Troubleshooting a single site's connection



In a shared hosting environment, there are many issues that can affect the performance of your site. They can range from problems with your database, compromised code, misconfigurations in your site, and hitting memory limits, which causes your processes to be killed.

To make matters worse, these issues can often lead to more problems: For example, a compromised site can slow down the database with junk data, causing it to take more time and memory to load, which then causes the user of the site to hit memory limits.

This article describes the most common errors you may see on your website along with troubleshooting solutions to help you resolve them.

Immediate 500 Internal Server Error

There are two things that can potentially cause this to happen.

  • .htaccess issues
  • Hitting shared server memory limits

.htaccess issues

If the error happens instantaneously, then most likely, the cause is something to do with your site's .htaccess file. Some potential things to look for:

  • Syntax errors in the .htaccess file
  • Custom PHP setup that isn't working

To see if this is the cause, try renaming the .htaccess file in your site's home directory to something like .htaccess.disabled. If the problem is in your .htaccess file, that will immediately solve the problem.

Keep in mind that .htaccess rules apply to all subdirectories – so it's possible for an .htaccess file outside of your site's web directory to affect your site. Make sure you also look higher up in the directory structure for .htaccess files that might affect things, and try renaming any you find in order to see if it helps.

Hitting memory limits

If that doesn’t solve the problem, you may be having processes killed due to exceeding your user's memory limit. One quick way to see if this might be affecting you is to simply check to see which processes you have running as your user. The following articles list several tools you can use to investigate your running processes and memory usage:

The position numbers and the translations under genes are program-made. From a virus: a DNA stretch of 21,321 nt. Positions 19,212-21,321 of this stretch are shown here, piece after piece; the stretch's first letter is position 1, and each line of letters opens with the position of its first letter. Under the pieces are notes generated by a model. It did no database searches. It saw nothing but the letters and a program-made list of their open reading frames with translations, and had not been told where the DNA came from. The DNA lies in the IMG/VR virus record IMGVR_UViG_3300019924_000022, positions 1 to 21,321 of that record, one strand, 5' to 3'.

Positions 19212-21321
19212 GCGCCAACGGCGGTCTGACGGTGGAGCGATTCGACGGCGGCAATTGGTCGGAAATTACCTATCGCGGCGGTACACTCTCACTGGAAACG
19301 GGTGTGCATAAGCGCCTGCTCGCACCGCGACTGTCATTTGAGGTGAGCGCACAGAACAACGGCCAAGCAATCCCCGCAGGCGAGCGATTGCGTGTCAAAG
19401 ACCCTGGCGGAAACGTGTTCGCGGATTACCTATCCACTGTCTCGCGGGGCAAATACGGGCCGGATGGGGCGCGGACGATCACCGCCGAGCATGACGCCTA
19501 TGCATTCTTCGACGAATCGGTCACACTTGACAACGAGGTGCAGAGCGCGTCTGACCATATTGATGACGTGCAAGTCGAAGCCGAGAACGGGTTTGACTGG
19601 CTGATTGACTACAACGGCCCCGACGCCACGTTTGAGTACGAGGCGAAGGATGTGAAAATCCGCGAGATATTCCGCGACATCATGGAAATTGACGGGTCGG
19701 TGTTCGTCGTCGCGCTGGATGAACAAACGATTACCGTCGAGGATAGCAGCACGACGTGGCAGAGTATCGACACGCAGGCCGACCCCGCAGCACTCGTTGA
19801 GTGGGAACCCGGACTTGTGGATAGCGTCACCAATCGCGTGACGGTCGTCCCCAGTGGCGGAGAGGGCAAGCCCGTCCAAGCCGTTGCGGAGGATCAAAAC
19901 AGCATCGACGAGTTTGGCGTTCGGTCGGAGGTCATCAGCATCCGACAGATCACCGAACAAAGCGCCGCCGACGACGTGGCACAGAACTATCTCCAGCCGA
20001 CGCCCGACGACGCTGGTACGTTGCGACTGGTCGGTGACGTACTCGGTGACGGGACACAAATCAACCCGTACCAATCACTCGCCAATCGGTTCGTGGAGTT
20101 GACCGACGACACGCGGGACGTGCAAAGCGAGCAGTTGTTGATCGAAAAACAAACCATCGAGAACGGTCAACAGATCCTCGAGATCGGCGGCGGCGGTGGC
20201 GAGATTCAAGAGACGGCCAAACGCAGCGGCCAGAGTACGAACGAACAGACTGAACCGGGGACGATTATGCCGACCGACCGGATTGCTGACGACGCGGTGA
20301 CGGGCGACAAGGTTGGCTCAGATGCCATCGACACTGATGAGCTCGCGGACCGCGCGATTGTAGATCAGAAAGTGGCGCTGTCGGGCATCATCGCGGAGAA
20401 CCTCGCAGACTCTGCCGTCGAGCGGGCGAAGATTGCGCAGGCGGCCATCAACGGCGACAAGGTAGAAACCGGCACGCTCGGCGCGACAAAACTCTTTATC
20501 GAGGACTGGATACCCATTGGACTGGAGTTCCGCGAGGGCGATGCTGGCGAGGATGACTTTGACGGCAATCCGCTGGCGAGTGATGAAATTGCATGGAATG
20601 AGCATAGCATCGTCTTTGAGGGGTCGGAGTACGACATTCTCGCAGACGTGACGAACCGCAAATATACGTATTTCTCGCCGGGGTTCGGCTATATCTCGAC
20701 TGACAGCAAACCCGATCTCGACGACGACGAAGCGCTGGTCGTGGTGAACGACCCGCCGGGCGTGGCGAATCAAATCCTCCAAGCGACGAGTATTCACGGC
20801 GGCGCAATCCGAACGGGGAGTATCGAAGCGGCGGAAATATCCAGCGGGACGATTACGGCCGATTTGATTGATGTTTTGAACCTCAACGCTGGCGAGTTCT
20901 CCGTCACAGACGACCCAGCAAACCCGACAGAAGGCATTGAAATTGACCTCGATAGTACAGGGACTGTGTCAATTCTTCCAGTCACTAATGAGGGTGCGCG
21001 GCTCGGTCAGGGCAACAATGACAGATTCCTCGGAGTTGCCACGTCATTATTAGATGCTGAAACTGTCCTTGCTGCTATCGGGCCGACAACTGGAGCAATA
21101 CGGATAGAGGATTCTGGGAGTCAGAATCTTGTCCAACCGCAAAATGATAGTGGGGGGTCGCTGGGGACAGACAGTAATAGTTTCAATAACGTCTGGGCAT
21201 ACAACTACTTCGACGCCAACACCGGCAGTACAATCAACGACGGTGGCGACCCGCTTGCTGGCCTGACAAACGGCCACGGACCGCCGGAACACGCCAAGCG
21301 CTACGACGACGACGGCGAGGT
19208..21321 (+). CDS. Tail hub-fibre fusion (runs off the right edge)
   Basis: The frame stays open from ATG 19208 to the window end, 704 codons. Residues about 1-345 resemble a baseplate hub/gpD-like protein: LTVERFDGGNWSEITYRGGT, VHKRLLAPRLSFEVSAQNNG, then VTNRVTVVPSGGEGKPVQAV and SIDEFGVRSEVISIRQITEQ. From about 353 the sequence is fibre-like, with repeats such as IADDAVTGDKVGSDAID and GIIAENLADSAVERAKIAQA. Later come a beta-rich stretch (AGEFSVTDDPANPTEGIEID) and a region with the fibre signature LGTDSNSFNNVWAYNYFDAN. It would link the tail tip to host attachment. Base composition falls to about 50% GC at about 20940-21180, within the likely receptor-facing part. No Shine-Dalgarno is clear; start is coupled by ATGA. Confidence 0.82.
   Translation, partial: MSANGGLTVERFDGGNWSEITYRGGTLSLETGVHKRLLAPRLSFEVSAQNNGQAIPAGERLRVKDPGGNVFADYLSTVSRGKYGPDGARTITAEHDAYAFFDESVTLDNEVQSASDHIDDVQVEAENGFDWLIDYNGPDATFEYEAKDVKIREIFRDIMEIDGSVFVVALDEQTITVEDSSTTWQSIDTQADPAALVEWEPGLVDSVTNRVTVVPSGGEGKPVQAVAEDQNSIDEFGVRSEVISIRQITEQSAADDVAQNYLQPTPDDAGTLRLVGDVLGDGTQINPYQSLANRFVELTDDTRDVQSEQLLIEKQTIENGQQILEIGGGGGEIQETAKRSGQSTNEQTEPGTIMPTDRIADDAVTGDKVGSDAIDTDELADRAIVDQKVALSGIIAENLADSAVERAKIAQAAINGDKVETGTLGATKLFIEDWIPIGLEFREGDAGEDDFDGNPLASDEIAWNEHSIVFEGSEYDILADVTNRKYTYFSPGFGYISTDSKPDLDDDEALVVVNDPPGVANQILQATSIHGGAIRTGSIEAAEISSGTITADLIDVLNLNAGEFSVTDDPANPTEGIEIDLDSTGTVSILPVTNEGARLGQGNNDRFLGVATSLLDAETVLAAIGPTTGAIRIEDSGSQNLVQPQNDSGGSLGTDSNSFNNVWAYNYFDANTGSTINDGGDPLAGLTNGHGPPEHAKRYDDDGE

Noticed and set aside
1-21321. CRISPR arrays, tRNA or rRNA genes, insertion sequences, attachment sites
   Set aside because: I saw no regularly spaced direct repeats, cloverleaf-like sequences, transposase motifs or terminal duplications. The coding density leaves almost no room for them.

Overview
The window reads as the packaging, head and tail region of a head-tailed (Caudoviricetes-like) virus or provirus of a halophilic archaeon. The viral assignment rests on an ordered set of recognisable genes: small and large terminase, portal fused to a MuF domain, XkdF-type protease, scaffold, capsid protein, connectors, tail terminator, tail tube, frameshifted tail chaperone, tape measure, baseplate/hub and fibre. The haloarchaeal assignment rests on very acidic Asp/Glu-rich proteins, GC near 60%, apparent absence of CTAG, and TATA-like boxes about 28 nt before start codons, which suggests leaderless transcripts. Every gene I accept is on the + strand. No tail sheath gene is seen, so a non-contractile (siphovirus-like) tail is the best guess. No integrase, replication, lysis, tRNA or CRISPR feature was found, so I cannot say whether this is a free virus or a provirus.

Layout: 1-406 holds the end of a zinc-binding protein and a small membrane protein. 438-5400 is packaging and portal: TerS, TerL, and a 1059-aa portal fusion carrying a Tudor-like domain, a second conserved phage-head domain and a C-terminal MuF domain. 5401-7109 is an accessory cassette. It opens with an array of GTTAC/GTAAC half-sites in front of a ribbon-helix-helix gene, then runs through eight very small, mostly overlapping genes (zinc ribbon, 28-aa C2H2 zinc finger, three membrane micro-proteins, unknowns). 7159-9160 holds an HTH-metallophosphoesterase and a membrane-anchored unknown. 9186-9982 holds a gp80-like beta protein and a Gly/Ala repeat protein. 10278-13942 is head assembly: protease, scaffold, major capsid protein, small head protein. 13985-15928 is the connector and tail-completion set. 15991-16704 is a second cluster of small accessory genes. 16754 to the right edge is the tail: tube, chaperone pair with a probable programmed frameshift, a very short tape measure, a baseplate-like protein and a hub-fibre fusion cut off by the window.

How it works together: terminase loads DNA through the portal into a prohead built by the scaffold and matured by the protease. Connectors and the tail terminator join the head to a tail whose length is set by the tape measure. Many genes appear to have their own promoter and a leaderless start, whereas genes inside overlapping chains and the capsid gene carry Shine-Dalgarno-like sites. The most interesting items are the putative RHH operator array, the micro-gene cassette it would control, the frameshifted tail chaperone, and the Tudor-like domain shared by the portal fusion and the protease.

Site spins trying to load for a while and then displays a 500 Internal Server Error

This can be caused by a few different things.

  • Hitting memory limits as described above
  • PHP timing out

PHP timing out

If this only happens on specific pages (in particular admin pages for the software you're using), then it's very likely that this could be the cause. You can find out if this is the cause by creating a custom phprc for your site and adjusting the max_execution_time setting.

If this happens to all of your pages, then it can still potentially be a PHP timeout. You can check your site error logs to see if there are any helpful error messages. If all you see is a "Premature end of headers" error, there isn't much information to troubleshoot with, as this simply means the script exited before completing.

You can read more about creating a custom phprc file in the following article:

Site tries to load then displays a 522 connection timed out error

The 522 connection timed-out error only appears on Cloudflare-enabled domains when Cloudflare times out contacting the origin web server. See the following article for information on how to troubleshoot a 522 error:

Site spins while loading forever

This is perhaps the most generic thing that can happen with your site. Most often, this means that something is causing your PHP processes to hang. If you run the top -c command on the server, you might notice <defunct> showing up next to some of those processes as well. This can be caused by a large number of things.

With WordPress, this often has to do with database tables having overhead. That shouldn't cause problems, but for some reason WordPress can get itself into a bad state if there is any overhead (particularly in the wp_options table) and it will oftentimes exhibit this symptom in those cases. Other major causes of this are software misconfigurations or third-party addons to the software you're using that have a compatibility issue or poor coding.

You can read more about reducing overhead and optimizing WordPress in the following articles:

Site loads immediately, but only a blank page displays

This issue is most often related to either a WordPress theme that's being used having problems or a caching plugin behaving improperly. Depending upon what exactly is going on this one can be a little tricky to solve and will likely require some fiddling to get things working properly again.